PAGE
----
Japanese modernization, beginning in the 1860s, sparked greater interest in the islands. Japanese settlers arrived in 1862, built a Shinto shrine and left before returning for good in 1876. They informed the bemused residents that the territory was now Japan but that they were free to stay and become Japanese.
The rising Japanese population prompted Westerners to consider their own identity. They avoided marrying the new arrivals, tried to safeguard their language and culture, and even built a church after shunning religion for decades, says Daniel Long, associate professor of linguistics at Tokyo Metropolitan University.
Chichi Jima was evacuated after World War II. But in 1946, the Americans let 120 Westerners return to the islands, by then a U.S. protectorate. The United States was reportedly swayed by the Westerners' foreign appearance, as well as by the mistreatment they had suffered. It would be 23 years before Japanese residents were allowed back.
Life in the interim was relaxed, and English became the predominant language again, although a series of caves near the port remained under constant guard by machine-gun-toting Marines. Westerners would jokingly call mysterious lead-encased containers they saw obake, or ghosts.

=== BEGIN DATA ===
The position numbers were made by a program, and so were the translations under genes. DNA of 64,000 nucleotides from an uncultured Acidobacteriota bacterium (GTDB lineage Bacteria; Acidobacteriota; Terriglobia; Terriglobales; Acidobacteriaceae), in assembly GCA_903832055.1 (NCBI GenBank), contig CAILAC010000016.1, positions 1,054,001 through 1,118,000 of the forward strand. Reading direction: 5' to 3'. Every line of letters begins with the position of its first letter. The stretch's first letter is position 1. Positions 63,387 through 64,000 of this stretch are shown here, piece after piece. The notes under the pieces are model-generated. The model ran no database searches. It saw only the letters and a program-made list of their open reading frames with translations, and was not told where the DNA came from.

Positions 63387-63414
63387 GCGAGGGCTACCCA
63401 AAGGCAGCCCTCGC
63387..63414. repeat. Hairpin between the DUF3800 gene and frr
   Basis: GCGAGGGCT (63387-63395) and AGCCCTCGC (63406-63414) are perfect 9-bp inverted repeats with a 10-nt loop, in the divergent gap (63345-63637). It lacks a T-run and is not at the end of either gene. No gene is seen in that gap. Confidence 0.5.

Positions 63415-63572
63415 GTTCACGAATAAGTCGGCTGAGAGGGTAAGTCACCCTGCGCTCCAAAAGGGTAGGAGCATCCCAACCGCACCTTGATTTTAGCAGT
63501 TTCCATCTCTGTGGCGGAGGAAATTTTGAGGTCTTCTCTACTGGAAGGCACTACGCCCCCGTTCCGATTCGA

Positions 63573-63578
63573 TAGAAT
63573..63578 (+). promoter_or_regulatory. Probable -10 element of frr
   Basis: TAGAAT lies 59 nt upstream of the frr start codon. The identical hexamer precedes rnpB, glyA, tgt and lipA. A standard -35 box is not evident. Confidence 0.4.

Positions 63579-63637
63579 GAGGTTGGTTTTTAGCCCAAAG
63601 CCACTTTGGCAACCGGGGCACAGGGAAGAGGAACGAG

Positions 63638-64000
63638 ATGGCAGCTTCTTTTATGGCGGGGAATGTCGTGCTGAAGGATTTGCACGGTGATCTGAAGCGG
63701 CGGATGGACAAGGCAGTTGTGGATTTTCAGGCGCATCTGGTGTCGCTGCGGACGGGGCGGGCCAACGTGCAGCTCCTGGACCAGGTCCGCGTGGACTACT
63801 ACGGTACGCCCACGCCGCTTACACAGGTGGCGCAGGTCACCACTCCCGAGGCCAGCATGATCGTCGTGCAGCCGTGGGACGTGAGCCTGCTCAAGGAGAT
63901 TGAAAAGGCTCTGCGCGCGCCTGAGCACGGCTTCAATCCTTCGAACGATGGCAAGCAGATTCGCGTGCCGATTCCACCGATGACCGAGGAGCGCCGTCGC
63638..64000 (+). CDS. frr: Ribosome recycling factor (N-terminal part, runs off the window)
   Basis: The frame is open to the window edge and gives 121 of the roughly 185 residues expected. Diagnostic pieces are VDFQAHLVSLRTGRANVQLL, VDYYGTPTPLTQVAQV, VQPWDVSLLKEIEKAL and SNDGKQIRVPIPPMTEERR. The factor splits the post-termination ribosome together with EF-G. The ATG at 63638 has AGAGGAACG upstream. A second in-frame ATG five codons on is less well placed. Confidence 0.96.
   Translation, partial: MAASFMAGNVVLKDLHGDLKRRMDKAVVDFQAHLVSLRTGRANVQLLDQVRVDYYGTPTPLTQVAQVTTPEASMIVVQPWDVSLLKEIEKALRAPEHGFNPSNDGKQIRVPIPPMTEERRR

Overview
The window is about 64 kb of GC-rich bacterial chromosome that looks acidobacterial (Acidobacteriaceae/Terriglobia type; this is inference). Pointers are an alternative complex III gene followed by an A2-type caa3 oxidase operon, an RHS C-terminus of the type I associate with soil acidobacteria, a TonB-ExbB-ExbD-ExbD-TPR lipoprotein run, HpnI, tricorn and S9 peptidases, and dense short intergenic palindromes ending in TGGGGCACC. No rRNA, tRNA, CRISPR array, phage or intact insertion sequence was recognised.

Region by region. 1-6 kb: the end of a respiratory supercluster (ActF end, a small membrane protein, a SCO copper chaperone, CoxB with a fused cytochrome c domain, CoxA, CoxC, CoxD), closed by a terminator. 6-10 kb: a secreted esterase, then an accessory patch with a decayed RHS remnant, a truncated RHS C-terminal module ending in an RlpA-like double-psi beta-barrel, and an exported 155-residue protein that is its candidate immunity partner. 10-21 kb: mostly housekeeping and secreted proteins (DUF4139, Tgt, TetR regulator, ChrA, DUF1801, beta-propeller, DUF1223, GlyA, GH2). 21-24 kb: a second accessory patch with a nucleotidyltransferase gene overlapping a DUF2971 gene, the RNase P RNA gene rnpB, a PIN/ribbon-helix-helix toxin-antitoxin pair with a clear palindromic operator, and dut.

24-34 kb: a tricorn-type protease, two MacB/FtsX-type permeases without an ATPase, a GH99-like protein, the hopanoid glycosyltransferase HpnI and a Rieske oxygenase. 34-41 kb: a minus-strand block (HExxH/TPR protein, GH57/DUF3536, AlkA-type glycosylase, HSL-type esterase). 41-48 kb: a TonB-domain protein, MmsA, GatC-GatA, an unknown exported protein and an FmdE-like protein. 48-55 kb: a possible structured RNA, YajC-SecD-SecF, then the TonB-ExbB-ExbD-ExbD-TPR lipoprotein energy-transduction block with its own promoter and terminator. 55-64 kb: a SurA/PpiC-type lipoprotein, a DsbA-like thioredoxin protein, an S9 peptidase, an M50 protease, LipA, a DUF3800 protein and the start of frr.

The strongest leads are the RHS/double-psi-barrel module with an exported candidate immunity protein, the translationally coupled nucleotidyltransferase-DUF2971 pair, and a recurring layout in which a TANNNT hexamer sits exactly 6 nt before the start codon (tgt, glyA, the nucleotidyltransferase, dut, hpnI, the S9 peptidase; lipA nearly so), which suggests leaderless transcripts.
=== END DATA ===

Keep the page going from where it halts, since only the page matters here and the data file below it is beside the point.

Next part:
"We were all a bit suspicious," recalled Rance Ohira, or Rance Washington, 52, owner of the Yankee Town bar.
In 1968, the Ogasawara Islands were returned to Japan, sparking the occasional land dispute between Westerners and returning Japanese. The U.S. government allowed Westerners for a limited time to choose their nationality. A large number stayed, however, viewing the island as home no matter who controlled it.
Today, most Westerners find themselves in an increasingly Japanese world. Minority languages and cultures around the world are under pressure from their mainstream counterparts. "But this is probably the only place where the endangered indigenous language turns out to be English," says Long, the professor. "The irony is incredible."
Mark Magnier is a reporter for the Los Angeles Times, a Tribune Publishing newspaper.